Atmospheric Scattering Shader


Just found this rather nice Atmospheric Scattering rendering C++ code over at and thought I’d do a quick conversion to a GLSL shader as a test for the Timeline software I’m working on. Works rather nicely…


My (none optimised) fragment shader conversion is:

#version 150

#define M_PI 3.1415926535897932384626433832795

uniform float TimeOfDay; // range 0.0 -> 1.0 (0.0 = Midnight, 0.5 = Midday, etc)

const float RADIUS_EARTH = 6360e3;
const float RADIUS_ATMOSPHERE = 6420e3;
const float RAYLEIGH_SCALE_HEIGHT = 7994;
const float MIE_SCALE_HEIGHT = 1200;
const float SUN_INTENSITY = 20;

const float g = 0.76;

const vec3 betaR = vec3( 5.5e-6, 13.0e-6, 22.4e-6 );    // Rayleigh scattering coefficients at sea level
const vec3 betaM = vec3( 21e-6 );                       // Mie scattering coefficients at sea level

vec3 sunDirection = vec3( 0, 1, 0 );

const int numSamples = 16;
const int numSamplesLight = 8;

struct Ray
    vec3 o; //origin
    vec3 d; //direction (should always be normalized)

struct Sphere
    vec3 pos;   //center of sphere position
    float rad;  //radius

const Sphere SPHERE_EARTH      = Sphere( vec3( 0 ), RADIUS_EARTH );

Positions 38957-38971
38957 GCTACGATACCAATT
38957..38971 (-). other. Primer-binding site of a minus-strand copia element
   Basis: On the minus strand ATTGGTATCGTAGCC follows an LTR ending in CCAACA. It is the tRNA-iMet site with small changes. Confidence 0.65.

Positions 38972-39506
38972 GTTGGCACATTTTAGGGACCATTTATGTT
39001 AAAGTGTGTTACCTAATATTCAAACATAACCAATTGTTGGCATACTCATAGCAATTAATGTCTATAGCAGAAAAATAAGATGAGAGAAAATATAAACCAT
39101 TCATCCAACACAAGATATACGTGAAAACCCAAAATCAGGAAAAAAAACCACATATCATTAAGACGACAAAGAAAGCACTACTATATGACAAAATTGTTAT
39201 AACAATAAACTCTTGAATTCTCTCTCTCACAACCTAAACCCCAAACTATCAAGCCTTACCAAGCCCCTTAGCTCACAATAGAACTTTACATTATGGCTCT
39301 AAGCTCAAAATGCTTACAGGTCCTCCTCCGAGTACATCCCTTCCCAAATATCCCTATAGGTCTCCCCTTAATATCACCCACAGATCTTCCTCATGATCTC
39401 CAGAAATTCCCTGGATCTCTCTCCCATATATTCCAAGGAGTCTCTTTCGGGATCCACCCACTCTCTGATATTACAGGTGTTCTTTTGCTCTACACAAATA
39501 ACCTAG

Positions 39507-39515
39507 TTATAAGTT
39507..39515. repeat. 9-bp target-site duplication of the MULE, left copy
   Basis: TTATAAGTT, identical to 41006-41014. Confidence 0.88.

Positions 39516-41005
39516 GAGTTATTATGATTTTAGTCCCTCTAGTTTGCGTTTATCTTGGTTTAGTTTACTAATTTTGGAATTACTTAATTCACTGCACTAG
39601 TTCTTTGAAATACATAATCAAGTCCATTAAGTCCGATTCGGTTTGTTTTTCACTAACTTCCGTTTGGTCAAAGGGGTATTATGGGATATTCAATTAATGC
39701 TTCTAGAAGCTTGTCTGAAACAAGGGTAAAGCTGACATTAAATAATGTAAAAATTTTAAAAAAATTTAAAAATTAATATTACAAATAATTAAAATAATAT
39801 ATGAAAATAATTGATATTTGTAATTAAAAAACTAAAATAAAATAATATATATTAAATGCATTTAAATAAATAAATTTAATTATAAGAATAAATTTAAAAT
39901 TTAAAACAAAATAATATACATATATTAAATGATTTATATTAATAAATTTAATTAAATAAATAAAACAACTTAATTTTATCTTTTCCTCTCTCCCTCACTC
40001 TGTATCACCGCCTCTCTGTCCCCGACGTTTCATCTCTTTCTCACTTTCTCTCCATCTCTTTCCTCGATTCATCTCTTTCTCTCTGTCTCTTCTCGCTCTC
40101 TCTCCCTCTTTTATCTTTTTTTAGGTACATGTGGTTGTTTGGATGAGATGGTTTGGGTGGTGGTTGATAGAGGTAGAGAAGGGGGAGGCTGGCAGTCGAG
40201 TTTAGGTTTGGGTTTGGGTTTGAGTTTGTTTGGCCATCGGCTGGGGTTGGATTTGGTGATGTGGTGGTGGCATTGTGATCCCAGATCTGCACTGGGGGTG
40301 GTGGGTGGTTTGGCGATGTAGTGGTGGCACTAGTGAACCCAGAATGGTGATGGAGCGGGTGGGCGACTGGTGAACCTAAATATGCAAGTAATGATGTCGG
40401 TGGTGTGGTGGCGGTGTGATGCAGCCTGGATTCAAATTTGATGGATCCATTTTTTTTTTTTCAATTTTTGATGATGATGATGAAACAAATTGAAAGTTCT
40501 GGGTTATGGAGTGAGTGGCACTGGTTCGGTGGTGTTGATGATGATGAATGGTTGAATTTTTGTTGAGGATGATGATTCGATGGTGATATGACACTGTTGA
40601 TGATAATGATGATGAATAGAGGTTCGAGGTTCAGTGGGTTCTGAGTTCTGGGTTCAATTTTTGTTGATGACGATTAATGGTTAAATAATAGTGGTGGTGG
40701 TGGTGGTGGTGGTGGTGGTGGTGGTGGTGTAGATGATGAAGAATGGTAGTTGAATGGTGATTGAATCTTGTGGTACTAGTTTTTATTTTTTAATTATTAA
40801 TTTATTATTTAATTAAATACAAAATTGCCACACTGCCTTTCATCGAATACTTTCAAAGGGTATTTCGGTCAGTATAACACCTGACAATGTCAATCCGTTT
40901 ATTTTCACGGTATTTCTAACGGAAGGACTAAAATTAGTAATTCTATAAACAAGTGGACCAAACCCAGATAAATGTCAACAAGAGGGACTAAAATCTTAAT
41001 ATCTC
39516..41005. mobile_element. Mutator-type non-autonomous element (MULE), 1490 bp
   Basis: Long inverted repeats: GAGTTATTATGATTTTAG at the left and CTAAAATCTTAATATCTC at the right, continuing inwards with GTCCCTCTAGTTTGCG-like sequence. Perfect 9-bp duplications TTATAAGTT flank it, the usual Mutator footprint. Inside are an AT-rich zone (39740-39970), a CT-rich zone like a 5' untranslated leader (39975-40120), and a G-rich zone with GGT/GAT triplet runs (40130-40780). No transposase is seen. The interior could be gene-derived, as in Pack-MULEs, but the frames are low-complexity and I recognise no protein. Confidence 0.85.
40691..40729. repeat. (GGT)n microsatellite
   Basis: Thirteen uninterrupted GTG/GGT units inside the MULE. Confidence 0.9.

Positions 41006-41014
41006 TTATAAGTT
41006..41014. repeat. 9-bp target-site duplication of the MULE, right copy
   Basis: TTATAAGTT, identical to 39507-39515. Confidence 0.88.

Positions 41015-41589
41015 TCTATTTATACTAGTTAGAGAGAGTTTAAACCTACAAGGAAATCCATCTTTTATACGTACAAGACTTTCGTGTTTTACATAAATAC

const Sphere SPHERE_ATMOSPHERE = Sphere( vec3( 0 ), RADIUS_ATMOSPHERE );

bool intersect( in Ray ray, in Sphere sphere, out float t0, out float t1 )
    vec3 oc = ray.o - sphere.pos;
    float b = 2.0 * dot(ray.d, oc);
    float c = dot(oc, oc) - sphere.rad*sphere.rad;
    float disc = b * b - 4.0 * c;

    if (disc < 0.0)
        return false;

   float q;
    if (b < 0.0)         q = (-b - sqrt(disc))/2.0;     else         q = (-b + sqrt(disc))/2.0;       t0 = q;     t1 = c / q;     // make sure t0 is smaller than t1     if (t0 > t1) {
        // if t0 is bigger than t1 swap them around
        float temp = t0;
        t0 = t1;
        t1 = temp;

    // if t1 is less than zero, the object is in the ray's negative direction
    // and consequently the ray misses the sphere
    if (t1 < 0.0)
        return false;

    if( t0 < 0.0 )
        t0 = 0;

    return( true );

vec3 computeIncidentLight( in Ray r )
    float       t0, t1;

    if( !intersect( r, SPHERE_ATMOSPHERE, t0, t1 ) )
        return vec3( 1 );

    float segmentLength = ( t1 - t0 ) / numSamples;
    float tCurrent = t0;

    vec3 sumR = vec3( 0 );
    vec3 sumM = vec3( 0 );

    float opticalDepthR = 0;
    float opticalDepthM = 0;

    float mu = dot( r.d, sunDirection );
    float phaseR = 3 / ( 16 * M_PI ) * ( 1 + mu * mu );
    float phaseM = 3 / (  8 * M_PI ) * ( ( 1 - g * g ) * ( 1 + mu * mu ) ) / ( ( 2 + g * g ) * pow( 1 + g * g - 2 * g * mu, 1.5 ) );

    for( int i = 0; i < numSamples ; i++ )
        vec3    samplePosition = r.o + r.d * ( tCurrent + 0.5 * segmentLength );
        float   height = length( samplePosition ) - RADIUS_EARTH;

        // compute optical depth for light

        float hr = exp( -height / RAYLEIGH_SCALE_HEIGHT ) * segmentLength;
        float hm = exp( -height / MIE_SCALE_HEIGHT      ) * segmentLength;